To reduce the perpendicular velocity  m/s, we plan to use Stark deceleration. This method has been applied to different atomic species (including hydrogen) [28] and molecules [29]. Atoms in Rydberg states have large dipole moments; thus electric field gradients can be used to manipulate them. The acceleration/deceleration imparted to the Rydberg atoms is given bywhere is the gradient of the electric field in Vcm−2, the mass of the decelerated particles in atomic units, and and the Stark state quantum numbers. H atoms in and an initial velocity of 700 m/s can be brought at rest in 3 mm [28]. For Ps being 1000 times lighter, decelerations exceeding  m/s could be realized. Since one is interested only in decelerating the distribution that is almost perpendicular to the surface of the Ps target, one can expect an efficiency close to 100%. This is confirmed by preliminary simulations (private communication with Dr. C. Seiler). The collimator will be placed after the deceleration stage and the microwave region where circularly polarized radiation will spin up the Ps to the maximum so that kicks to the momentum imparted to the atoms in the vertical direction during these processes will be accounted for.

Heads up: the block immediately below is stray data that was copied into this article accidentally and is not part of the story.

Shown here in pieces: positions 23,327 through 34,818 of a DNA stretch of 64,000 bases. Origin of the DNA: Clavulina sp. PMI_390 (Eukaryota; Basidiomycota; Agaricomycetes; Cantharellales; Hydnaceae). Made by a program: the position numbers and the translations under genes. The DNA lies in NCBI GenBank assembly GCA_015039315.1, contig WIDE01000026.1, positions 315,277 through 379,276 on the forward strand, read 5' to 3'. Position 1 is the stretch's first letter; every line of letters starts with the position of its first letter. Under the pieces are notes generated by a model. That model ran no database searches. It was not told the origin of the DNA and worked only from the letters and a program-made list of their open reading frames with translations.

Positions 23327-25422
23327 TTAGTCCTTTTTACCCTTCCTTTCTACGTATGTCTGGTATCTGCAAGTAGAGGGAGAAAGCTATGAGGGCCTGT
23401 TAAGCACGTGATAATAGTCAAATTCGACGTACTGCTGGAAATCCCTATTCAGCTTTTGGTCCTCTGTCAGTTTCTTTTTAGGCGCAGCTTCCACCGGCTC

The fraction of atoms with , m/s is estimated using a Monte Carlo simulation taking into account the angular of the Ps emitted into vacuum from porous silica to be of the order of .

Other promising candidates for Ps formation that should be considered for this experiment are aluminum oxidized nanochannels of 5–8 nm [30], Si and Ge surfaces [31], and hydrophobic silica aerogels [32].